Intellectual Property Enforcement in the Metaverse, Part 1
Background and Metaverse Properties Off the Blockchain
For creators who seek to protect their intellectual property (IP), the idea of enforcing intellectual property rights in the metaverse may initially appear to be daunting. After all, given the metaverse's association with blockchain and land ownership, it is easy to think of enforcement of intellectual property rights in the metaverse as being very different from enforcement on traditional media platforms such as YouTube. But is enforcement of intellectual property in the metaverse all that different from enforcement outside the metaverse? The answer is complicated and depends to a large extent on the Terms of Service that different media platforms and metaverse companies implement.
In Part 1 of this three-part blog series, we examine how intellectual property rights online are normally enforced and how that model may translate to the metaverse. In Part 2, we will focus on the implications for IP enforcement of certain metaverse properties linked to the blockchain. We will conclude in Part 3 with a bigger-picture analysis of the future of IP enforcement in the metaverse.
Enforcement Outside the Metaverse
Enforcement outside the metaverse is governed by a mix of self-policing based on various platforms' Terms of Service, lawsuits seeking the removal of infringing content and international dispute resolution bodies. Different dispute resolution procedures are available for different types of infringement. For example, to contest the use of another's trademark in a domain name, the trademark owner can submit a Uniform Domain Name Dispute Resolution Policy (UDRP) complaint to the World Intellectual Property Organization (WIPO). Registrars must require all website owners who register domain names with them to agree to the UDRP dispute resolution terms, and the registrars have the power to cancel the domains and transfer them to the rightful trademark owner if the WIPO administrative panel determines the domain name is confusingly similar to another's trademark and was registered in bad faith and without any legitimate interest in the domain name. But this procedure is available only for trademark infringement in a domain name (i.e., the URL). For trademark infringement (and copyright infringement) occurring within the pages of a website, the trademark or copyright owner can request removal from the website owner, the website's host or the platform (for third-party content), according to procedures often laid out in each entity's Terms of Service. If the website owner, host or platform elects not to remove the content, then litigation is likely the only remaining option.
For copyright infringement (but not trademark infringement), the Digital Millennium Copyright Act (DMCA) creates a safe harbor that limits liability for service providers who, inter alia, "respond expeditiously to remove, or disable access to … material that is claimed to be infringing or to be the subject of infringing activity." (17 U.S. Code Section 512). The DMCA incentivizes service providers to promptly remove content infringing another's copyright and is likely the catalyst for some service providers' robust Terms of Service and self-policing enforcement mechanism. For example, YouTube's Terms of Service prohibit the uploading of content that violates intellectual property rights, gives YouTube the ability to remove purportedly offending content, provides a designated agent for the submission of copyright removal requests and allows for the termination of account holders who repeatedly infringe.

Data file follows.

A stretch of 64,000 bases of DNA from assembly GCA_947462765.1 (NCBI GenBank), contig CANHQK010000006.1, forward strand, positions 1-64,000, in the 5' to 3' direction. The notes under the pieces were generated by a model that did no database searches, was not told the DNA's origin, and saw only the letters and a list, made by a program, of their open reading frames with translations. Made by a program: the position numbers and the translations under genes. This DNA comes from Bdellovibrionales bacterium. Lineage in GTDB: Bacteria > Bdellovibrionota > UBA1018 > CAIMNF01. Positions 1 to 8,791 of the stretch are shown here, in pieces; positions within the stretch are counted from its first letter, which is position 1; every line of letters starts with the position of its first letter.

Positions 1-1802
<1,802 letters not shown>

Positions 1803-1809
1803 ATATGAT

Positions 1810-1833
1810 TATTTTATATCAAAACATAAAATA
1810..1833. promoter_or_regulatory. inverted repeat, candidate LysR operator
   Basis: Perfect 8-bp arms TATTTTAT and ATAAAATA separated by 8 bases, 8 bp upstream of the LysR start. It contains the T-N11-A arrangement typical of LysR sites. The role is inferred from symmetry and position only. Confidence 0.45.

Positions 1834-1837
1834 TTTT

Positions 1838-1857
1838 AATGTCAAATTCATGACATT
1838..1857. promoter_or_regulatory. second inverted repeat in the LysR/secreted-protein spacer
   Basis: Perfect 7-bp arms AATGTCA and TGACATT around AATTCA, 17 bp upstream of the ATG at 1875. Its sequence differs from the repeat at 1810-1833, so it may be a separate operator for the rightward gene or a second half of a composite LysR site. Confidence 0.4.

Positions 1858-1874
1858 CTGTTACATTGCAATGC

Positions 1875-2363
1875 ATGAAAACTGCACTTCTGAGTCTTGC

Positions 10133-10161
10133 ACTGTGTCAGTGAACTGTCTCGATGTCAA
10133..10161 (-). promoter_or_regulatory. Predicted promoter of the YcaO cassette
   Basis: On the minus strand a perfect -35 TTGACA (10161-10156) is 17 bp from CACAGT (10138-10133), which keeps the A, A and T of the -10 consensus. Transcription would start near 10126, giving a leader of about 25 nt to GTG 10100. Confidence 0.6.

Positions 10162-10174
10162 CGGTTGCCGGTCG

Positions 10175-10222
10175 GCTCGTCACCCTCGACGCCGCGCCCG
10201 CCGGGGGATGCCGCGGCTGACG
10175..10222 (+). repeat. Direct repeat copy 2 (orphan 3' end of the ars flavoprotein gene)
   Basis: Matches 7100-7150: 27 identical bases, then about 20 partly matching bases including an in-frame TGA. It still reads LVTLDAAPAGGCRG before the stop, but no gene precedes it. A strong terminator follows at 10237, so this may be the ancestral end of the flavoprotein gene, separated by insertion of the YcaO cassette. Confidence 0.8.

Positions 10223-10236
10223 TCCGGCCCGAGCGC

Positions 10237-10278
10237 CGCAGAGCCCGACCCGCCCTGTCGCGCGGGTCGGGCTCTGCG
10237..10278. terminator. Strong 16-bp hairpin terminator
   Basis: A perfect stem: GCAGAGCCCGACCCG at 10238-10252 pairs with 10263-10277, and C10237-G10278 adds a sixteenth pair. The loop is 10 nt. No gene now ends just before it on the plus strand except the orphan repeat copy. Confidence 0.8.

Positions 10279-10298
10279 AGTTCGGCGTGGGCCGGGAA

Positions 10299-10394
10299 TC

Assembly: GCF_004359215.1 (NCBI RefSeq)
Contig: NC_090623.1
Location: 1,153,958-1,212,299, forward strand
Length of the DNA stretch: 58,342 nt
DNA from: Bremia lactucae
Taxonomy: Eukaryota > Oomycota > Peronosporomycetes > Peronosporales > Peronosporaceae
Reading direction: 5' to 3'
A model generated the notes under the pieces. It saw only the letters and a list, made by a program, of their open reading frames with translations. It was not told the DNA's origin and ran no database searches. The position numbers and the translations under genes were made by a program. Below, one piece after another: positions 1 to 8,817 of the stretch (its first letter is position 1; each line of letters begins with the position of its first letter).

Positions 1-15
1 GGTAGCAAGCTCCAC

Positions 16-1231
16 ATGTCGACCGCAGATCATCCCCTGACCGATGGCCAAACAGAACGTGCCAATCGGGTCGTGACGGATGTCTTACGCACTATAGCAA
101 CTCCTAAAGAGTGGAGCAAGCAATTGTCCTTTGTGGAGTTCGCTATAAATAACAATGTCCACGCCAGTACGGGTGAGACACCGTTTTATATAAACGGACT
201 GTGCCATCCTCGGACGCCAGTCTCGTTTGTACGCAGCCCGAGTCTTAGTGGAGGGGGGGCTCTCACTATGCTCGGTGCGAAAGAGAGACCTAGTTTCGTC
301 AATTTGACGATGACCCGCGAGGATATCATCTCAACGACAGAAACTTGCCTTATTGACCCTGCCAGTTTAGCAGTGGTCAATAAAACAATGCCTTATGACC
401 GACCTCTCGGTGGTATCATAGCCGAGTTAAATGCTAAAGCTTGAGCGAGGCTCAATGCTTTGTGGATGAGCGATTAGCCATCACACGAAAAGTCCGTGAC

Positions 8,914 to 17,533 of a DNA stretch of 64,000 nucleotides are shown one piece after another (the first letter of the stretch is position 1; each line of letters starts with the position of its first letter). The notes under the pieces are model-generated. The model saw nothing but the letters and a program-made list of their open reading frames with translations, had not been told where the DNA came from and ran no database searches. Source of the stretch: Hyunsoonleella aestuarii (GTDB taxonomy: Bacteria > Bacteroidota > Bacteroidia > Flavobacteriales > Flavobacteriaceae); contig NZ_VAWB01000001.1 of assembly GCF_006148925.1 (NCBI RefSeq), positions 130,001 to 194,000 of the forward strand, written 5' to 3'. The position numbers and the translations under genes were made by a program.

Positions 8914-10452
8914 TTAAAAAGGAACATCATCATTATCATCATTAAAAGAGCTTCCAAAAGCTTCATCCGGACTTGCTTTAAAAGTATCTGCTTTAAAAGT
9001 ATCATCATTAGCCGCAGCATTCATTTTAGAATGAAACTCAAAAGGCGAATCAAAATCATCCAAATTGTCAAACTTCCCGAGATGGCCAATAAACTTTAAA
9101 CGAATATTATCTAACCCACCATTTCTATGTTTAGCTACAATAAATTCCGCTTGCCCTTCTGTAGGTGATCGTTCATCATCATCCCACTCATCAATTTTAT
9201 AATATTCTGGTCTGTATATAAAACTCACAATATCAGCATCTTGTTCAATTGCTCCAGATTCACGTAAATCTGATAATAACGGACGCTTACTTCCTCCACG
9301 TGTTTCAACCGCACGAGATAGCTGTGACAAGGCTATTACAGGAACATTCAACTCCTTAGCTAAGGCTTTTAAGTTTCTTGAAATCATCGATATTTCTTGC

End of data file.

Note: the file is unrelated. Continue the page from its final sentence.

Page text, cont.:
For website operators who are themselves directly infringing another's copyright or trademark (as opposed to third-party content posted on a platform such as YouTube or Facebook), the rights owner can report the infringement to the website's hosting company. But often the only effective means of removing such content is by filing a lawsuit and obtaining an injunction from a court ordering that the website host remove the content.
Enforcement in the Metaverse
Looking inside the metaverse, things are not necessarily that different. Here, it is important to note that not all metaverses are associated with the blockchain and land ownership. Meta's Horizon Worlds, for instance, is a metaverse that is not on the blockchain and also doesn't provide for land ownership in its metaverse. And at least based on the Terms of Service for Horizon Worlds, enforcement of intellectual property in its metaverse looks a lot like enforcement of intellectual property on the outside. Broadly speaking, Meta's Terms of Service, which covers products such as Horizon Worlds, similarly prohibits content that infringes on intellectual property rights and gives Meta the sole discretion to remove content that it determines to be in violation, providing a Designated Agent for submitting notification of any infringement (including both copyright and trademark). It additionally allows Meta to disable or delete the accounts of persons who repeatedly breach such violations. So, at least in its general contours as it relates to intellectual property enforcement, Meta's Terms of Service look fairly traditional.
In Part 2 of this blog series, we will show how adoption of the blockchain by some metaverse properties may disturb this status quo of IP enforcement.